In this time of so much mass-produced ugliness, so much superficiality and coldness, how vital are even the smallest instances of beauty, truth, and goodness!
The work by which we earn our daily bread may not seem to be creating a culture of love, but if it is useful work and we do it in the way God wants it to be done, we are doing so. And if we do it for love of him and offer it to him, well, then he can use it even more.
The farmer whose methods reverence and care for the land does this. So does the employer who respects his employees and acts towards them accordingly, the employee who gives an honest day’s work, the policeman who protects us, the parents who lovingly raise their children to live the Gospel. The examples are endless.
And how important is the celebration of feasts! Even a simple “Merry Christmas” can bring life—as the forces of evil know well.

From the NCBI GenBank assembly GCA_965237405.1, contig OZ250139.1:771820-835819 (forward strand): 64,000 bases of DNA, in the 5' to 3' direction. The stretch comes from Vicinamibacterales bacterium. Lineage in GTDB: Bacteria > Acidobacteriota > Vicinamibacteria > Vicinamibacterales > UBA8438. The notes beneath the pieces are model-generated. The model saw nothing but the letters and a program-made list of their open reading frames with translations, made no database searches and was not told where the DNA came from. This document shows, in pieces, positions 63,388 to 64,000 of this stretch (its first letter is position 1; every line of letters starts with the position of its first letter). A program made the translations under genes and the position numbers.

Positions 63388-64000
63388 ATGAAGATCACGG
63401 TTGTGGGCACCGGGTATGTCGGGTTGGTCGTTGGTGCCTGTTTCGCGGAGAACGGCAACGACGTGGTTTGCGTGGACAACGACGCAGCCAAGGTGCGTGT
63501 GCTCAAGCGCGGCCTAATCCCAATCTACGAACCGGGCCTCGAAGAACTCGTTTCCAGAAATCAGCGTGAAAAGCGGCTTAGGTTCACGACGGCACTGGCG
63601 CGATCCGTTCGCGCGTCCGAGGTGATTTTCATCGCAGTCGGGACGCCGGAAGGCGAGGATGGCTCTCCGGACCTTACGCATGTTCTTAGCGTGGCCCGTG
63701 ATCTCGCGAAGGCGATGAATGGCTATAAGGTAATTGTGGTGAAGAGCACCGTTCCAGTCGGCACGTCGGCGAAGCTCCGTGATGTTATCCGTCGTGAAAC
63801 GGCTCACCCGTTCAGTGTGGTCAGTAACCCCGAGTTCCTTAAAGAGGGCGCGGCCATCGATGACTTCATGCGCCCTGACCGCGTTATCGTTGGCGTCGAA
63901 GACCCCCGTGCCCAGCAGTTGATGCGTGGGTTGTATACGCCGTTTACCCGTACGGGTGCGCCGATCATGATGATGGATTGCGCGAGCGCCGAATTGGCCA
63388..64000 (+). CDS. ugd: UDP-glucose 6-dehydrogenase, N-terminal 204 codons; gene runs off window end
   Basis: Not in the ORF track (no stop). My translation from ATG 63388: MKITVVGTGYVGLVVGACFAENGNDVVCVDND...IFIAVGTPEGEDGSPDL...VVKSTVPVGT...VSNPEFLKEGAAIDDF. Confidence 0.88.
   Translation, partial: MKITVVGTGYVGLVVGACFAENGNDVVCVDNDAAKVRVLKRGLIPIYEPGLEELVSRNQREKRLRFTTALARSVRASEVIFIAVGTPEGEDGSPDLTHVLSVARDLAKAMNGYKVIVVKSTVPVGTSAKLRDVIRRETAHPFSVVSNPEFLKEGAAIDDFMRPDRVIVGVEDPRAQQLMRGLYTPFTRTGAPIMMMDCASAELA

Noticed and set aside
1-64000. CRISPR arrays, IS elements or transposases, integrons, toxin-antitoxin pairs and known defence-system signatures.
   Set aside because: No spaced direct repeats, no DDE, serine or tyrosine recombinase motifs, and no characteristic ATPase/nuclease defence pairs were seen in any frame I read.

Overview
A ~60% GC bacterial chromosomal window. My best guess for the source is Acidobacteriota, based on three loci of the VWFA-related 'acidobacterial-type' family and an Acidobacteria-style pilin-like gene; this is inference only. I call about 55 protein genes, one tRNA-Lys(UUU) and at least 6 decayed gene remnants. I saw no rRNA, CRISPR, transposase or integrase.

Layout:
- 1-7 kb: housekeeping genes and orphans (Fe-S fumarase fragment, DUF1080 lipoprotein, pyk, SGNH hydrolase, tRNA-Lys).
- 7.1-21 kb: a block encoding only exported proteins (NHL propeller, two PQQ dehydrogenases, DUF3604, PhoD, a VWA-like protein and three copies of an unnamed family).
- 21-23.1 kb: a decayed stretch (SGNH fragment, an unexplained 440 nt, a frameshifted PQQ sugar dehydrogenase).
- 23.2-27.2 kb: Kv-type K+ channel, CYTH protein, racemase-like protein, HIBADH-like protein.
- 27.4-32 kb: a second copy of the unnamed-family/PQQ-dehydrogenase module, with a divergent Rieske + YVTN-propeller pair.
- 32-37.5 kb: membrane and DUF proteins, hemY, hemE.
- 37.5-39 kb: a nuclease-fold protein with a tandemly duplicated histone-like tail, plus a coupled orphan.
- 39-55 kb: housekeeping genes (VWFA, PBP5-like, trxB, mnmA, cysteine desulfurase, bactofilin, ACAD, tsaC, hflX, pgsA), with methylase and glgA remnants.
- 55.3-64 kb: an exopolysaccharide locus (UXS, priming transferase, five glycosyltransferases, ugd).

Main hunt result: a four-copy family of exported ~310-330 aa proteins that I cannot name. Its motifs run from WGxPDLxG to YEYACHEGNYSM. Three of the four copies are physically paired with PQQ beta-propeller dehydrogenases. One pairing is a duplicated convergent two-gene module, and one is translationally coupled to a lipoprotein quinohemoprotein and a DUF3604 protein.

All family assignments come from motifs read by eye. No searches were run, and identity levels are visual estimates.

Anything we do to create and bring beauty, truth, and goodness to our tiny part of the world, whether we know it or not, is preaching the Gospel with our lives and building a civilization of love.
But will these things still be a priority if things get worse? Absolutely. The darker the times, the more vital it is that we all be fed and feed ourselves with beauty, truth, and goodness. How else will we get the strength we need?
And it helps to remember that God is with us, no matter what, all along the way. Ultimately, though it may take a long time, God will triumph. We have his word for it.
When that happens, those who come after us will be faced with the task of rebuilding a civilization. They will need to know and have experienced the living beliefs and traditions that the Church has preserved and passed down through the ages.
Whatever else we do, it is up to each of us, in whatever way God asks us uniquely to do it, to keep these beliefs and traditions alive, no matter what the cost.
*Michael O’Brien is a Catholic writer and artist.